The Scar – China Miéville

Admittedly ever-so-slowly (work is quite in the way of me reading anything for fun right now) but have continued my re-education and repentance of my views on Miéville. I didn’t love this as much as Kraken (unsurprisingly… I quite very loved Kraken) but it’s still damn good and still ensures my acceptance of China Miéville being awesome.

The first thing that struck me about The Scar is the fact that the protagonist, Bellis Coldwine, is a linguist. Little things. She is also not in any way a typical fantasy heroine, which is ace. But she does fit in with my expectations of Miéville characterisation (i.e. very little). With Bellis, he tries to make it a Thing… she is explicitly characterised as cold and hard and all that… but it does seem to just be how he writes people. None of the surrounding characters have much emotional depth going on either; both Uther Doul and Silas Fennec are explicitly pointed out as being a bit empty as people. But I’ve covered this point before about Miéville, so there’s little reason to go over it again. This book doesn’t change that, but neither is it a detriment to the outcome of the book as a whole, so it can be ignored.

Actually, thinking about little things, it is the little things that make The Scar excellent. If I had to explain it in really broad terms to someone, it would probably sound like just another fantasy book. You know the sort of thing, another world, has magic, sort of generically past-ish, other creatures than humans what are also sapient, vampires… that kind of thing. But it is in the details that this is made something better. Like Kraken, it is just full of amazing little nuggets of sheer excellence. Kraken as a setting and plot was more conducive to HUGE amounts of that… you could have a tonne of little made up cults and whatnot, and it worked very well, added to the madness and wonder of the whole thing. The Scar is less easy to do that too, but that’s not to say it isn’t there. The different species with whom humans live and interact: all awesome. The little hint of background to the anophelii people: pretty damn cool. The hints of magic never fully resolved and explained: all excellent. But these things have to be worked around a fantasy world setting. A really really well done and cool fantasy world setting. But not something quite as mad and fun as Kraken.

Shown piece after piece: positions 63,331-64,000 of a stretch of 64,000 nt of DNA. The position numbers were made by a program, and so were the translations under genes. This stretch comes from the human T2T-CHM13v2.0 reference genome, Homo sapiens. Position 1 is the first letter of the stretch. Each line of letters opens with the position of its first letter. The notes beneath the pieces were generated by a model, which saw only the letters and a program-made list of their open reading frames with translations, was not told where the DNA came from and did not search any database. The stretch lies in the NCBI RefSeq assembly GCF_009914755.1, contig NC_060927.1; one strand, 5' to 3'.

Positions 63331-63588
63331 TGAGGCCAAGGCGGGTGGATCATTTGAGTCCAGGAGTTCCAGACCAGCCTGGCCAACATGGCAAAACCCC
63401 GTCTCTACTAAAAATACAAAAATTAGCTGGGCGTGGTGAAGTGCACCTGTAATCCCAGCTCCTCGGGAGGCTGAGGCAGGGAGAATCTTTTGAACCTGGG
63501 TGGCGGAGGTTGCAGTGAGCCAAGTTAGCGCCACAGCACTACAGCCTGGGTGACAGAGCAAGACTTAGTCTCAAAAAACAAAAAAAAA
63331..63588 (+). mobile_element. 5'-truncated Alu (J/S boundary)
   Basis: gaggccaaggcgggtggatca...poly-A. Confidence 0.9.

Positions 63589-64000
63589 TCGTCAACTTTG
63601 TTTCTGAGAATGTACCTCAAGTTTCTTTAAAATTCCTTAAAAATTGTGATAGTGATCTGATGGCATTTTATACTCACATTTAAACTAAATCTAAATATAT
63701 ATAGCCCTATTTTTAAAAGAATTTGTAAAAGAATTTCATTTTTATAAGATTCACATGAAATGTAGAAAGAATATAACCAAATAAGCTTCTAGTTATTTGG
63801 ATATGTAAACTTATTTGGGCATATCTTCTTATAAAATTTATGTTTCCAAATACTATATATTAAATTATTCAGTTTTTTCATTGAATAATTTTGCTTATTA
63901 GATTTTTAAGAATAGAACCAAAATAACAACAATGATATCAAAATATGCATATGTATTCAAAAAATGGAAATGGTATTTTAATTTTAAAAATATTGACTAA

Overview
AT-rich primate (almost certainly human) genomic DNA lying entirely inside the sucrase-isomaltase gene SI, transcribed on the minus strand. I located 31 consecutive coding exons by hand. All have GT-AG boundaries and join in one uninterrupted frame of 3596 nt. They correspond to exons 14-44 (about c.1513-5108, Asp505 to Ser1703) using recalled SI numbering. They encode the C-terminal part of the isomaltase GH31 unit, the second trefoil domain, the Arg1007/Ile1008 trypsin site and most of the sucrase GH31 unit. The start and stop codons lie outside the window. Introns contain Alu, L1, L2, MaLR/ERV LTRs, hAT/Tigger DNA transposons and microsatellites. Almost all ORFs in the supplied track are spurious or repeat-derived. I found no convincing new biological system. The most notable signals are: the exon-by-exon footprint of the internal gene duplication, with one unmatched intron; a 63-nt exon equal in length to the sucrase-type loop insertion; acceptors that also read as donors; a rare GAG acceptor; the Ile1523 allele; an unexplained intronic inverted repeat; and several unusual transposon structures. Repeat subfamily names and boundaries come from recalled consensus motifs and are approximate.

Ok, basically, it’s not Kraken, which is sad. But it’s better than a lot of other things which aren’t Kraken. Which is less sad. I could go into a lot of details about the plot and the setting and how excellent and awesome it is, but it essentially boils down to “Not Kraken; Still Awesome”. And I am lazy.

So lazy, I still haven’t got onto the Hamilton…

OH WELL.

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About readerofelse

A student of a redundant, useless and thoroughly interesting subject and reader of many books, particularly fantasy, science fiction and plenty else besides.
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One Response to The Scar – China Miéville

  1. Redhead says:

    I loved The Scar. it was this gigantic wild over the top fantasy world crammed into a little book. Every time I reread it, I like it more. Bellis tries so hard to be cold and uncaring, but deep down, I think she does care.

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